The full OOR has a different biblical reading and a different non-bliblical reading for everyday of the year. If you want to get the real thing, but aren't ready for the financial outlay of purchasing the 4-volume, I recommend that you go online for the OOR. Three online breviaries are listed at the top left of this page. There are also mobile apps for these if you have a tablet, an ipod touch, or a smart phone.
      I'll add here that the Daytime Prayer in Christian prayer is also "selections". You get two weeks' worth rather than the 4-week psalter. Another good reason to make use of online resources.

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  3. I am a brand new Catholic. I have been loving learning about and praying the Liturgy, and your blog and book have really helped. My question is, what is a solemnity and how is it different from a feast?

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  4. Solemnities are the highest ranked feasts of the Church, such that the liturgies (mass and liturgical hours) for solemnities are never optional, and take precedence over other celebrations, with few exceptions, e.g. if a solemnity occurs on a Sunday in lent or advent, it's celebration is carried over to the following Monday. If a solemnity occurs during Holy Week (as the Annunciation did this year) it is carried over to Easter Monday. They are the liturgical equivalent of Sunday. Solemnities have a "vigil" just as Sundays do, so they get an Evening Prayer I on the preceding evening.
    Quite a few Solemnities naturally occur on Sundays (Easter, Pentecost, Corpus Christi, Holy Trinitiy, Sacred Heart) but most of them have fixed days.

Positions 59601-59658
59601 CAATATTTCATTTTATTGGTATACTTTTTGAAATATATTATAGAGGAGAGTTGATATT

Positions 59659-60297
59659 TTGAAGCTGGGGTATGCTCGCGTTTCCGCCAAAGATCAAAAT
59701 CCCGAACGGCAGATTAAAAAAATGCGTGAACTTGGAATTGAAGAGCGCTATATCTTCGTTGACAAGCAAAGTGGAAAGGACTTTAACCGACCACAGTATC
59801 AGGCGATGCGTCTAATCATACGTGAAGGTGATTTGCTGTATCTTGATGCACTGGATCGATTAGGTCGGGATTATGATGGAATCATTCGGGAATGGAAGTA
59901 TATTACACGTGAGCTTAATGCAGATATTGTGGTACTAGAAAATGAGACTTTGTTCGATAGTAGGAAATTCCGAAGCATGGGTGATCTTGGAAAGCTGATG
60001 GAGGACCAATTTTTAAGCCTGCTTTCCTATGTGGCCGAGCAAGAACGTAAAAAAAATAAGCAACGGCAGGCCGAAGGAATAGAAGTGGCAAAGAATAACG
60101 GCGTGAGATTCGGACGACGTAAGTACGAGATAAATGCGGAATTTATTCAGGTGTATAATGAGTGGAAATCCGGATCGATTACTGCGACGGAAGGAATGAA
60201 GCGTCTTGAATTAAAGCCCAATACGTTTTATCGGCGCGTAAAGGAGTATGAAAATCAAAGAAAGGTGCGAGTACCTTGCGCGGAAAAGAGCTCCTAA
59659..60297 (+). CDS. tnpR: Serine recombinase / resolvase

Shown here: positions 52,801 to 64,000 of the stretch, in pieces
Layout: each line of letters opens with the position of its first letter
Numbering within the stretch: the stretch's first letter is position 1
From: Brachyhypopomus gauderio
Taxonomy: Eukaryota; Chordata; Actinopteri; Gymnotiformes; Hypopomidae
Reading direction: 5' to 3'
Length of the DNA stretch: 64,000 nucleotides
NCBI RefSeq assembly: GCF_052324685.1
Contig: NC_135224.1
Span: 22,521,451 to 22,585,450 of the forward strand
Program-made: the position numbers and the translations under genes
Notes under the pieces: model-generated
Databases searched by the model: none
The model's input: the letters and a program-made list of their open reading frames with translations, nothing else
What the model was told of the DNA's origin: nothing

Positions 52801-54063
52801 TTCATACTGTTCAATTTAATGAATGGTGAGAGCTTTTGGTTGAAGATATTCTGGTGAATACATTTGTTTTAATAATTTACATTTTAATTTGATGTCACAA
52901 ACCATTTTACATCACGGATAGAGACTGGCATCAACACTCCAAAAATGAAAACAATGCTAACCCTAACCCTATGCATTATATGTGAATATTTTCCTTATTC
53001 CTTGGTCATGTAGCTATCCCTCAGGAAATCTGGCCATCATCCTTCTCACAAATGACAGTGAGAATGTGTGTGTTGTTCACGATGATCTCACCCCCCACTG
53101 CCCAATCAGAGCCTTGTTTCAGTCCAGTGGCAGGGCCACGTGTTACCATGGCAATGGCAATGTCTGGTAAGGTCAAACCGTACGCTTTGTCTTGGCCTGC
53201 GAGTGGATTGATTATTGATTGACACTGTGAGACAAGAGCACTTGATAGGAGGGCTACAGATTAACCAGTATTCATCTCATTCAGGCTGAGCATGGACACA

At mass on a Solemnity we will say the Gloria and the Creed, even if its on a weekday.
    Do not confuse solemnities with holy days of obligation. These are the solemnities that national bishop's conferences determine that the faithful are obliged to attend mass, but this varies from one country to another, and there are many solemnities that are not days of obligation.
    I hope that answers your question. I might be leaving something out, but this is off the top of my head. No doubt another reader will add a comment if there is anything else of significance that I forgot.

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    1. And I'd forgottten to say above, welcome, dear friend, to the God's family and the mystical body of Christ! May you never lose the joy of your conversion.

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  5. Daria - Just wanted to say thanks for your welcome in your post (blush! :-O). I'm a convert from Anglicanism and just confirmed on Easter Vigil a few weeks ago. It's been a long process for me (a 4-1/2 year journey from announcing intention to convert, waiting on my husband's Annulment to be approved, attending the mandatory pre-Marriage course, RCIA). Throughout these long years, I have been attending Mass, joined the choir and the Catholic Women's' League and it so helped with obtaining patience in the entire process. I also gained so many graces that there was no turning back for me. As a neophyte now, I am looking forward to my continued growth in the church.